Beijing has delivered a sharpened warning to Tokyo, saying that respecting China’s internal affairs is a “minimum requirement” for Japan as a close neighbor, and Japan “should not stretch its long arm too far”.
The warning－following a series of Beijing’s criticisms of Tokyo’s joining Washington in lashing out on topics such as Hong Kong and Xinjiang－was issued by State Councilor and Foreign Minister Wang Yi on Monday in a phone conversation with Japanese Foreign Minister Toshimitsu Motegi.
Experts said Japan should engage in damage control to keep its relations with China from being hijacked by the need to bolster the United States-Japan alliance. They also said a further deterioration of China-Japan ties may also affect economic cooperation between the two neighbors.
A superpower’s will does not represent the international community, and countries following this superpower are not entitled to monopolize multilateral rules, either, he added.
While Tokyo and Washington share an alliance, Tokyo is obligated to honor the China-Japan Treaty of Peace and Friendship, Wang said as he urged advancing the two-way pragmatic cooperation and improving the goodwill between the two Asian nations.
Motegi said Japan is willing to properly manage and control differences. He said there is no change in its plan to harness stable growth of its ties with China, and the Japan-US alliance does not target any third party.
Last month, representatives of the Chinese Foreign Ministry and the Chinese embassy in Japan made several sharp rebuttals of Tokyo’s attacks on Hong Kong’s electoral system reform as well as the US-Japan 2+2 ministerial talks’ joint statement attacking Beijing on topics such as the Diaoyu Islands, Taiwan, the Xinjiang Uygur autonomous region and the South China Sea.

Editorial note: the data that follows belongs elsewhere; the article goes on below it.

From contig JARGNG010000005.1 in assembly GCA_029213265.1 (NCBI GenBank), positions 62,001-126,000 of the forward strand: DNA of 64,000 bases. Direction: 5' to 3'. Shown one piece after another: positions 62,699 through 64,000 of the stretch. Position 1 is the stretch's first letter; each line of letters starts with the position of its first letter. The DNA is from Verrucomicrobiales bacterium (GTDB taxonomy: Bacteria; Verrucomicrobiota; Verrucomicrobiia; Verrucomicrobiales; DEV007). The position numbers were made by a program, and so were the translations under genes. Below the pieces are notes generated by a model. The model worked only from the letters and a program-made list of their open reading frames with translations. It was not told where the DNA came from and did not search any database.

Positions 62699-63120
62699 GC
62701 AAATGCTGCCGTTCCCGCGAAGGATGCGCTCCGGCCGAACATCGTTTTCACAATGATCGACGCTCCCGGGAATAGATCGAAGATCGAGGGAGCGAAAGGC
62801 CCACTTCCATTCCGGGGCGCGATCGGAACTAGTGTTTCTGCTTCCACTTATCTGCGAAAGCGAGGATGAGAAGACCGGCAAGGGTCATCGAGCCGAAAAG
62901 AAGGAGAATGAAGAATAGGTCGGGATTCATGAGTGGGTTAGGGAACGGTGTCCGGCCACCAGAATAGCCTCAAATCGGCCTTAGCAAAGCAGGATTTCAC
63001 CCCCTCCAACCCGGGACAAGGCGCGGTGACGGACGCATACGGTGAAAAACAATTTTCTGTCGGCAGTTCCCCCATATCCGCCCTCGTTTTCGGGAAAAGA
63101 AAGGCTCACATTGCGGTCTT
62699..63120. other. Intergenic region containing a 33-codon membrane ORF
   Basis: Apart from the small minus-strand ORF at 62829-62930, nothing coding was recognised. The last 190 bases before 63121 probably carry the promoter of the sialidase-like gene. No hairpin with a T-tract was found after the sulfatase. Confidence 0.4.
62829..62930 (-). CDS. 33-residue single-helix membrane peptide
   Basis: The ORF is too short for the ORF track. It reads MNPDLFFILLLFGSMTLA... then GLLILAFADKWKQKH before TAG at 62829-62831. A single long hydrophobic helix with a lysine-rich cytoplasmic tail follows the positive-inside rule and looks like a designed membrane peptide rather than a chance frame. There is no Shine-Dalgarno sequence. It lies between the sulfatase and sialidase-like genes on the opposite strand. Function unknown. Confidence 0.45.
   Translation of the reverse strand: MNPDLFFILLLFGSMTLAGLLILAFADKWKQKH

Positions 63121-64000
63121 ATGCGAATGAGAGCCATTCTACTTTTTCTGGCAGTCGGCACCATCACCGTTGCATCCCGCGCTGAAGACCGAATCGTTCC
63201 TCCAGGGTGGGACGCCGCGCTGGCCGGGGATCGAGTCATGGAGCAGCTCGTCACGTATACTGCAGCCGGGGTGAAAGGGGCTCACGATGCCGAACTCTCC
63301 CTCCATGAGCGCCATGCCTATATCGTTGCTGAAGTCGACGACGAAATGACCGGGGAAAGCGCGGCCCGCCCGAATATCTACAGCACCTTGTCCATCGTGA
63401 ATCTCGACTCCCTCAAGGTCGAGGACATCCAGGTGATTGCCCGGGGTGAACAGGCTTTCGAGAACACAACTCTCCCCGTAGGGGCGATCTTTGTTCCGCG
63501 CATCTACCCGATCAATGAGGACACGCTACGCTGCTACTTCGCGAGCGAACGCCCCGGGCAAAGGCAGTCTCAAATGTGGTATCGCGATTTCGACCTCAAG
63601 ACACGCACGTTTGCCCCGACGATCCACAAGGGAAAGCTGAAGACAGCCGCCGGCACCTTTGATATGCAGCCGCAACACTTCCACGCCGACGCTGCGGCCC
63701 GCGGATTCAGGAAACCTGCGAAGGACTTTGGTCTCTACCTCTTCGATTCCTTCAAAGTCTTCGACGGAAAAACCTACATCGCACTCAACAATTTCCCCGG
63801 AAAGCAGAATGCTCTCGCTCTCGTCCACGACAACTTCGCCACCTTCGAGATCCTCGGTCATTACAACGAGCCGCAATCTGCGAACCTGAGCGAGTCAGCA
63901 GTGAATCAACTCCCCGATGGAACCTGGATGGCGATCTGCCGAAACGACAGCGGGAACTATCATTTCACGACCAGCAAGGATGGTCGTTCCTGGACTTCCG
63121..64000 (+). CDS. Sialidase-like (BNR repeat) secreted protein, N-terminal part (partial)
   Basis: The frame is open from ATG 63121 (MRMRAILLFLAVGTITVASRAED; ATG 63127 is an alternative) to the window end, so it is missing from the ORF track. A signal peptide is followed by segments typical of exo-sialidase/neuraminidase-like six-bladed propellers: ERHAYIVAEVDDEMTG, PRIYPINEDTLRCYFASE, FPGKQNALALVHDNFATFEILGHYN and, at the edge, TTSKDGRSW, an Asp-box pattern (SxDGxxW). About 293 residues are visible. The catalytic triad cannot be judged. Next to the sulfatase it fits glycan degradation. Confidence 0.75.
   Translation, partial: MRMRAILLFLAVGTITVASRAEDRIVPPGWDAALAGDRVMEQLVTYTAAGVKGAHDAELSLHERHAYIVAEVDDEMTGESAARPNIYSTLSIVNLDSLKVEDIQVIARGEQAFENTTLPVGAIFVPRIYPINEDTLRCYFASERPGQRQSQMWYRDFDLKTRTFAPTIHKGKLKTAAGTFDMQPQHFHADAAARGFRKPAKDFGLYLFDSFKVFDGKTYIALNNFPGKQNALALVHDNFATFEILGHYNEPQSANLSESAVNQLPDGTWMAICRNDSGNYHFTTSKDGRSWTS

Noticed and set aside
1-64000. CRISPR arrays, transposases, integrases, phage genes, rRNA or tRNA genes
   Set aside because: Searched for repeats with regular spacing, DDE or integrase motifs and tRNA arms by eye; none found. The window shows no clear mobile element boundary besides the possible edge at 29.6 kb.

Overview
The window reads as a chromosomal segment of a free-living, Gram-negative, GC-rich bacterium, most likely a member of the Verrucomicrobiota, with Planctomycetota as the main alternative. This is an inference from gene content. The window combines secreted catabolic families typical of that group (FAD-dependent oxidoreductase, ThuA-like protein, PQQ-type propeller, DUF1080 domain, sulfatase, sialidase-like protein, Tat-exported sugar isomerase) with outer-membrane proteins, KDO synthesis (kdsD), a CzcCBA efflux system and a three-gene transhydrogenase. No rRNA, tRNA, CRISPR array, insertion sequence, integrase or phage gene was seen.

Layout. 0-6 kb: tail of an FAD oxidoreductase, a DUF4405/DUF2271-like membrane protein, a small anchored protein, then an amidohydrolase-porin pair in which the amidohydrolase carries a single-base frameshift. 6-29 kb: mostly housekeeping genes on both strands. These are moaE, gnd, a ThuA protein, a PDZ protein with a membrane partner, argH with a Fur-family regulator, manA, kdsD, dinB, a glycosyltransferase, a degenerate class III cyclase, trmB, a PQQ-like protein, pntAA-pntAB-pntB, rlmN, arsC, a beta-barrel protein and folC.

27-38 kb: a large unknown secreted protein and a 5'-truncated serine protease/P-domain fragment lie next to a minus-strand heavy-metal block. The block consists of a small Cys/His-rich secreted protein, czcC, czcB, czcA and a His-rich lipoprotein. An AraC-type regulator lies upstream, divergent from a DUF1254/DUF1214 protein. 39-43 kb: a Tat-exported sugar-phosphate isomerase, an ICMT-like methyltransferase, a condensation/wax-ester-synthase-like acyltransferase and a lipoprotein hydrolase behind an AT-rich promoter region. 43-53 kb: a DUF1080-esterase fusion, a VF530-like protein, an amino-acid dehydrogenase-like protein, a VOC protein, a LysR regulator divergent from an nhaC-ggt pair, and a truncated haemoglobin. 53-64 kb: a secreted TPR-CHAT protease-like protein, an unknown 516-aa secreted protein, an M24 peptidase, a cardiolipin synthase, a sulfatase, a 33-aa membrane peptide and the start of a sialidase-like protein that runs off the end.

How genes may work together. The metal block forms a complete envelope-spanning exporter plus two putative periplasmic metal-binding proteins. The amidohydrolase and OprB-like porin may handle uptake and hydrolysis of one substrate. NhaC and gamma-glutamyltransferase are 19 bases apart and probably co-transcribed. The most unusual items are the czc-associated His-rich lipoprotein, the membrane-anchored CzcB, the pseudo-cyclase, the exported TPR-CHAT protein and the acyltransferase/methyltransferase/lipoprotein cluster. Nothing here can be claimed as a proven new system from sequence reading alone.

In high-profile comments, Japanese Prime Minister Yoshihide Suga told Japan’s Fuji TV on Sunday that it is important to create circumstances in which the Taiwan question can be resolved peacefully against the backdrop of countries such as the US and Japan “joining hands in maintaining their deterrence”.
Yang Bojiang, director-general of the Chinese Academy of Social Sciences’ Institute of Japanese Studies, said Tokyo’s recent attacks on China are accompanied by its growing sense of urgency as it worries that the lingering pandemic will further diminish its comparative advantage in international competition.
“Japan is eager to increase intimidation aimed at China over the Diaoyu Islands issue by relying more on its alliance with the US, which is adding risks of escalation of maritime tension and strains in political ties,” Yang said, adding that further deterioration of its China ties may affect collaboration in economic and technological sectors.
Still, Yang stressed the need to foster bilateral strategic mutual trust. There is a great deal of room in regional issues for cooperation and communication by China and Japan, such as the China-Japan-Republic of Korea free trade agreement talks and Korean Peninsula denuclearization, and there are remarkable prospects for both nations in economic and social sectors, he said.
This month, Suga will travel to Washington to meet US President Joe Biden. Japan’s Kyodo News agency quoted unnamed sources as saying that the talks will involve the situation in Taiwan, and the two sides will discuss whether to include it in the leaders’ joint statement.
Gao Lan, a professor of Japan studies at Fudan University in Shanghai, said that “the US is an inevitable factor in the trajectory of China-Japan ties” given the US-Japan alliance, and the China-Japan relationship has its vulnerable side and often faces twists and turns.
Beijing and Tokyo should work together to avoid falling into the trap of bilateral conflict, maintain the steady growth of their ties and shape the trilateral interactions of the US, Japan and China, Gao said at a seminar last month.